The London Stock Exchange
The British exchange, which has seen its share of British equity trading eroded by faster rivals in the past three years, said on Monday it had launched a sponsored access service aimed at providing HFT with the fastest links to its order books.
Sponsored access enables trading firms that want to avoid the expense of being an exchange member to fire orders directly to the exchange through a member, an arrangement that ensures faster access to prices, which is key for some traders.
The LSE service offers HFTs fast access to its main British order book Sets and the LSE's pan-European system Turquoise, the exchange said.
This provides real-time access to a wider range of investors and contributes to the development of more liquid and diversified order books, said Nicolas Bertrand, the head of equity and derivatives at the LSE.
The launch was the latest move by the exchange group to attract more business from HFTs, which have grown rapidly in the past few years and now account for as much as a half of trading on Europe's largest exchanges.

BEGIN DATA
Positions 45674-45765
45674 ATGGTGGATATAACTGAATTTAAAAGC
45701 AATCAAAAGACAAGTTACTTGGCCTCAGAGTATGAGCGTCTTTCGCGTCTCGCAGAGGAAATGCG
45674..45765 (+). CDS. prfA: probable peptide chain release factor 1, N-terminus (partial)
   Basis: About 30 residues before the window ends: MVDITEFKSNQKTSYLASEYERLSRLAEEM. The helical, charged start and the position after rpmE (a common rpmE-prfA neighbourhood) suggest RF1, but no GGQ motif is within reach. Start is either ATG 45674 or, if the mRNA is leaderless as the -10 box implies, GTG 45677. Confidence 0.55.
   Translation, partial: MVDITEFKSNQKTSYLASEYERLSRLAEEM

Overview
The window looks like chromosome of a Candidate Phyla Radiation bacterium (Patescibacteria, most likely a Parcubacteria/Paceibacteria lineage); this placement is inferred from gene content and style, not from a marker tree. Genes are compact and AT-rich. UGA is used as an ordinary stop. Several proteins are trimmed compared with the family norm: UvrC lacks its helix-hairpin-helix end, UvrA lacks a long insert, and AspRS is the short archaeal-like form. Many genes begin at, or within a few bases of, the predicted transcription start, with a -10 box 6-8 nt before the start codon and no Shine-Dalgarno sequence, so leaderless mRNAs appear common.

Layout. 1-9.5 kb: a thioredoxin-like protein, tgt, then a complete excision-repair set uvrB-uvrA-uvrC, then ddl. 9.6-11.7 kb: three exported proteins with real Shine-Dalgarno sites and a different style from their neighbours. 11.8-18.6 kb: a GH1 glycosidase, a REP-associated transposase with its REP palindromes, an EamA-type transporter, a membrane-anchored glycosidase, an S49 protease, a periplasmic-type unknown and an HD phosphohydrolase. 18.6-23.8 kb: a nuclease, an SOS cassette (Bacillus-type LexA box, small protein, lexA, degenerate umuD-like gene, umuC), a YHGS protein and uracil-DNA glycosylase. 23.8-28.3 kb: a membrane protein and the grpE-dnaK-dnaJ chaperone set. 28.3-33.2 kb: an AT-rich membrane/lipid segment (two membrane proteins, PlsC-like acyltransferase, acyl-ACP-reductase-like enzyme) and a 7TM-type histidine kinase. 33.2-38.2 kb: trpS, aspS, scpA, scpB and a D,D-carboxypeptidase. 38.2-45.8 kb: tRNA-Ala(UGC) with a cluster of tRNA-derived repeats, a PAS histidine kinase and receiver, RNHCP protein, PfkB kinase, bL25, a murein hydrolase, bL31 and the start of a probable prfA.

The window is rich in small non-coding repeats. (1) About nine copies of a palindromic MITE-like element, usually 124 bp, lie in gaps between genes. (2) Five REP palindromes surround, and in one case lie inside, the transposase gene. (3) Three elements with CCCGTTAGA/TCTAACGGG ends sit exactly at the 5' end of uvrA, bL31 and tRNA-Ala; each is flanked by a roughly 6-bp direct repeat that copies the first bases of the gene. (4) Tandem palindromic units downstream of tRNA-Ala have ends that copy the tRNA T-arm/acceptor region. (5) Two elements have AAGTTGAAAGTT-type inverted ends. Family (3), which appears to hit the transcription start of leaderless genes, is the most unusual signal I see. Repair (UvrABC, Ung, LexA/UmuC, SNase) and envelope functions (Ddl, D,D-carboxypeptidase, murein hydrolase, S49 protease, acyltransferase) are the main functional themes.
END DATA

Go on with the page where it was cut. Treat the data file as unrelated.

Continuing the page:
In February, the LSE completed a project to switch Turquoise and Sets to the faster Millennium trading platform, a move to make the LSE more competitive with fast rivals such as Chi-X Europe and Bats Europe.
Chi-X and Bats have won market share from the LSE and the other European exchanges partly by securing the backing of HFTs acting as market-makers who then drew in more traditional trading firms such as investment banks and fund managers.
But HFTs have been criticized for making markets more volatile, a fact borne out by U.S. regulators partly blaming HFTS for the 'flash crash' in May 2010 when U.S. shares plunged 600 points in just a few minutes before bouncing back.
The sponsored access launch came with the LSE facing a pivotal week in its 200-year history as its shareholders and those of Canadian market TMX
The proposed TMX deal was LSE chief executive Xavier Rolet's first major foray into the mergers and acquisitions market, and its success was seen by analysts as crucial to ensure the British exchange did not become a takeover target itself.
(Reporting by Luke Jeffs; Editing by Dan Lalor)